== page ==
Resentment is like taking poison and waiting for the other person to die.
~ Malachy McCourt
~ Malachy McCourt
I held on to a lot of anger for years after my divorce. The bitterness ate away and corroded the true me, but it happened at slow pace – so much so that I barely noticed the change. And I carried this hatred with me for a long time and without being aware of it.
It became so much a part of me that my reactions to perceived threats nearly ruined the chances for me to remarry. Fortunately, my fiancée (now wife) has a spirit of grace and forgiveness, and we were able to seek appropriate counseling to help us with this and other prenuptial issues.
Of course, much of this and other character renovation has begged the question: who am I really? If this embittered man of the past several years isn’t really me, and I can’t really go back to who I was because I have all new life experiences, then the only answer left is also a question: who do I want to be?
I think this is a great question. And it is a question I think I should ask myself frequently. Who do I want to be?
You see, I think “who I am” is larger than my role, my career or a list of characteristics. “Who I am” is something that transcends circumstance and mood.
That’s a hard one to grasp too, especially the circumstance part. I’ve had to consider the number of times I’ve justified an action or even a mood based on what another has done. Think of a small child rationalizing his anger or misbehavior with those classic words, “But you don’t know what he did!” Of course, we know the script as the mature adult or teacher counters with, “This isn’t about him; it’s about what you did.”
And that’s really my point. It’s not a lesson for grade school kids. Okay it is, but it is also for us! We forget this kindergarten lesson as adults or we dismiss it away as a child-answer to a child-problem. But it is not. It works the same way even now that I’m a grown up.
What someone else does around me or even to me is not really about me; it is about how that person is choosing to behave. Even if I am hurt or insulted, I don’t have to take this personally because they’re actions are not about me but merely reflections of who they are, who they are choosing to be.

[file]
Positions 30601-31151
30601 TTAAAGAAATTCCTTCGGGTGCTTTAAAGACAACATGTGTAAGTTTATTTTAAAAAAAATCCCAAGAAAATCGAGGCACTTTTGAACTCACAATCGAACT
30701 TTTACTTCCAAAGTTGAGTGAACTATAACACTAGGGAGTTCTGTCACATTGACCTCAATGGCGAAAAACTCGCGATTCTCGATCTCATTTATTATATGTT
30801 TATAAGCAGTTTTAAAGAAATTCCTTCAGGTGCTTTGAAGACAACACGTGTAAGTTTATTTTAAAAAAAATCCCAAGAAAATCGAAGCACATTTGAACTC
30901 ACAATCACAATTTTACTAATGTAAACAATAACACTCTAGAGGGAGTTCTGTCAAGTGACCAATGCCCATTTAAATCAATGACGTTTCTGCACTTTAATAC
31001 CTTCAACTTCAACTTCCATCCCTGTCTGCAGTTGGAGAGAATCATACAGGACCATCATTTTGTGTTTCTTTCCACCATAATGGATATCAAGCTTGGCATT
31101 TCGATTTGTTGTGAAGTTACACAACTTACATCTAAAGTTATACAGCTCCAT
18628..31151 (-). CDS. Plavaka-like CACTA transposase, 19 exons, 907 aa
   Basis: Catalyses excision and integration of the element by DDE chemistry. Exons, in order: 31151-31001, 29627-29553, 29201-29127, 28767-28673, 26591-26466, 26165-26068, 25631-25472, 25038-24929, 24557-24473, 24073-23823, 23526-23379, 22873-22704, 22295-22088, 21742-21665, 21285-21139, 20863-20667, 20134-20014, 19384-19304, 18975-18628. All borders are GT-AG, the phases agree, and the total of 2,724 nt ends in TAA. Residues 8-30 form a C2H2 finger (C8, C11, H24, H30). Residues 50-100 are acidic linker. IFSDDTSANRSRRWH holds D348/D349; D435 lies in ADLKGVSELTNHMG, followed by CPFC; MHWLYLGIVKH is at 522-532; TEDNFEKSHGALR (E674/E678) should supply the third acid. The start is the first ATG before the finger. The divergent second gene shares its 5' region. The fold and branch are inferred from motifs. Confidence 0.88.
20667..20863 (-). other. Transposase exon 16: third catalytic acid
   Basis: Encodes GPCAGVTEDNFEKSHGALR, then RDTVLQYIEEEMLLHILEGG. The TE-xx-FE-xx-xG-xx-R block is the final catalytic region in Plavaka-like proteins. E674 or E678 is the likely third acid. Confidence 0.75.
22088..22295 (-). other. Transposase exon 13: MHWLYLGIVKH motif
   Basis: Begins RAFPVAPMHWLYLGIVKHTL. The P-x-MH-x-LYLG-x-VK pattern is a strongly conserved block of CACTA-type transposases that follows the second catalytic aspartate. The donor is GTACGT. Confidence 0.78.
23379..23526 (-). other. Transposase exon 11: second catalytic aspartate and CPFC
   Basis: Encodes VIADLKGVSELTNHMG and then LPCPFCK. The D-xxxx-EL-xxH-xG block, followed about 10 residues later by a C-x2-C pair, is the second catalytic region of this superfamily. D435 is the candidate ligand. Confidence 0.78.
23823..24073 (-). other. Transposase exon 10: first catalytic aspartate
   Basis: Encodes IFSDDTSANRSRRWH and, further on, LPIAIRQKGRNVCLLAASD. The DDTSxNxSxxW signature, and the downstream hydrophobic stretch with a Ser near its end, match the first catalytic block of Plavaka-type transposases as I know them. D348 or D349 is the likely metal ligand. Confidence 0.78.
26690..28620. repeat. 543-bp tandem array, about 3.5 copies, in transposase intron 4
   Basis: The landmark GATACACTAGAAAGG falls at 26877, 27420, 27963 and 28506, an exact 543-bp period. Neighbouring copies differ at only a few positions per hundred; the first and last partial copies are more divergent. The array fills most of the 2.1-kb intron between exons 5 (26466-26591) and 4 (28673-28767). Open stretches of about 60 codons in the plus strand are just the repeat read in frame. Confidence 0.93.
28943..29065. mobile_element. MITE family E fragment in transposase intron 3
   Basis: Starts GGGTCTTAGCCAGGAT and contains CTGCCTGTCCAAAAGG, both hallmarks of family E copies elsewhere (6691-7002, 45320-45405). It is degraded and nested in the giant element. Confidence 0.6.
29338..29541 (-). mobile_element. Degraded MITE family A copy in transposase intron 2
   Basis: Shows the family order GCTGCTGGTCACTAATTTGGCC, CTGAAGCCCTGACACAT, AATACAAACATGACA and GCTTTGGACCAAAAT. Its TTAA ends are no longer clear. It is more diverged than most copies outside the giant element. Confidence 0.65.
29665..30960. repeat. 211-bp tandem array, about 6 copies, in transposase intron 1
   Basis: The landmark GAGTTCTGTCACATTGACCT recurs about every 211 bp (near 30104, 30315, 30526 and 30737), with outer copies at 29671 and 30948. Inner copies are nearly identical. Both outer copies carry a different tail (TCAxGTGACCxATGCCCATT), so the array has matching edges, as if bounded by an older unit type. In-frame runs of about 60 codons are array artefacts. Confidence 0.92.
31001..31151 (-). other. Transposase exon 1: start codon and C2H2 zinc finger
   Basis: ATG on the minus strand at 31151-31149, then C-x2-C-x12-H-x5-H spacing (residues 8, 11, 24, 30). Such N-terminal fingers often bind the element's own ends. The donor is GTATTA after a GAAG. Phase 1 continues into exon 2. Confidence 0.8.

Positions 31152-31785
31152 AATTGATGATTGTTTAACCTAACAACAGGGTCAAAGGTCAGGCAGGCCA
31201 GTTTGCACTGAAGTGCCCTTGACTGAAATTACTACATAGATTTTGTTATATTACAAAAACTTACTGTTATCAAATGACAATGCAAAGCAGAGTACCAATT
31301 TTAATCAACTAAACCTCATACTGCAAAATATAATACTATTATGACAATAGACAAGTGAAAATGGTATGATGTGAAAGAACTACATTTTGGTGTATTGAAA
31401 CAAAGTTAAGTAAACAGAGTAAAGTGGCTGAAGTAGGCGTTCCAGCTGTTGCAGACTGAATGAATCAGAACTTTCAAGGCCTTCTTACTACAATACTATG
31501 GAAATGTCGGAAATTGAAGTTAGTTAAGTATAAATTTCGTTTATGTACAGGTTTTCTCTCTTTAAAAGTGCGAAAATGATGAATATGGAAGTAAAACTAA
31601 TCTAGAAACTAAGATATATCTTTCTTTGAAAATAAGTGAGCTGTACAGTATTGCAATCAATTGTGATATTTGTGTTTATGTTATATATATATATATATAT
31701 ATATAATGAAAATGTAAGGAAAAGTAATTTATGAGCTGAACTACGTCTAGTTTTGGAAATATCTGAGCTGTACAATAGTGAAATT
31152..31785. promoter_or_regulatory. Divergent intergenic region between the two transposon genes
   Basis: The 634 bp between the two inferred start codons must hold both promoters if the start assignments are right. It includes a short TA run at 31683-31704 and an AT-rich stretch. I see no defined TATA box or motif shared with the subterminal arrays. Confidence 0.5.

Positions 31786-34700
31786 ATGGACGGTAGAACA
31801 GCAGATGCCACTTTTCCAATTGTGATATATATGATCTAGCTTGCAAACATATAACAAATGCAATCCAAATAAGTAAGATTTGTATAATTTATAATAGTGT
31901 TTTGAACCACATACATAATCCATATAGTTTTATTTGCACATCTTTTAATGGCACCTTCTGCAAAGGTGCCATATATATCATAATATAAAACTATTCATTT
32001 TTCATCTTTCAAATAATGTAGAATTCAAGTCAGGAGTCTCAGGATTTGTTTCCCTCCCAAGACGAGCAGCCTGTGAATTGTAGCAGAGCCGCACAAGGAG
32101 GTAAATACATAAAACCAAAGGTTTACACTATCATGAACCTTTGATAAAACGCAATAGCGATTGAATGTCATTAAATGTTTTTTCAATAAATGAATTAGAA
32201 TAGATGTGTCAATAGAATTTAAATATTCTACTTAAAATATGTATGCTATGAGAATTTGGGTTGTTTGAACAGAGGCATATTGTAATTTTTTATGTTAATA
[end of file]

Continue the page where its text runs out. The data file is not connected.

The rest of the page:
Only what I do next, in reaction or response, is about me. This is where the question “who do I want to be” becomes critical. How would the person I want to be react or response? Do I want to be a spiteful, mean-spirited vengeance-seeker? Do I want to be a coward? Do I want to be a person who returns kindness regardless? It is a critical question.
Just as what the assaulting person is doing has nothing to do with me, the same is true about my reaction. I can choose to react as the person I want to be – and in doing so, I become that person and fulfill my destiny. And the catch is – whether I choose or let my mood decide, either reaction is the person I become.
If there are forces of my past, like there once were in my life, controlling who I am and choosing my reactions to the circumstances, then I cannot be who I want to be. If I have bitterness, grudges and anger that I continue to carry, then it is very difficult for me to choose to be who I want to be. I have to work through those things to get to place where I really get to make my own choice.
Also, I have to realize that I can only do my best, and on some days my best won’t be as good as it is on others. My mood may have a better grip on me on one day more than another. I might be sick and just not as patient as when I’m healthy. So, circumstance cannot even be completely removed, but so long as I do my best every time, then overall, I become and remain who I want to be.
These are my thoughts in stressful times, when I find my ex-wife’s decisions frustrating, when my teen won’t do what I have asked, when my disabled daughter throws an inexplicable tantrum. This is what I recall when my job puts extra demands on me, when someone cuts me off in traffic, when a gamble I took falls on the wrong side of the odds. This is what I remind myself when I want to say, “The hell with it” and “I’ll show you!” It is in these times, I ask myself is my reaction, right now, who I want to be. It’s not perfect, but many times it helps, and slowing I’ve been becoming a better man.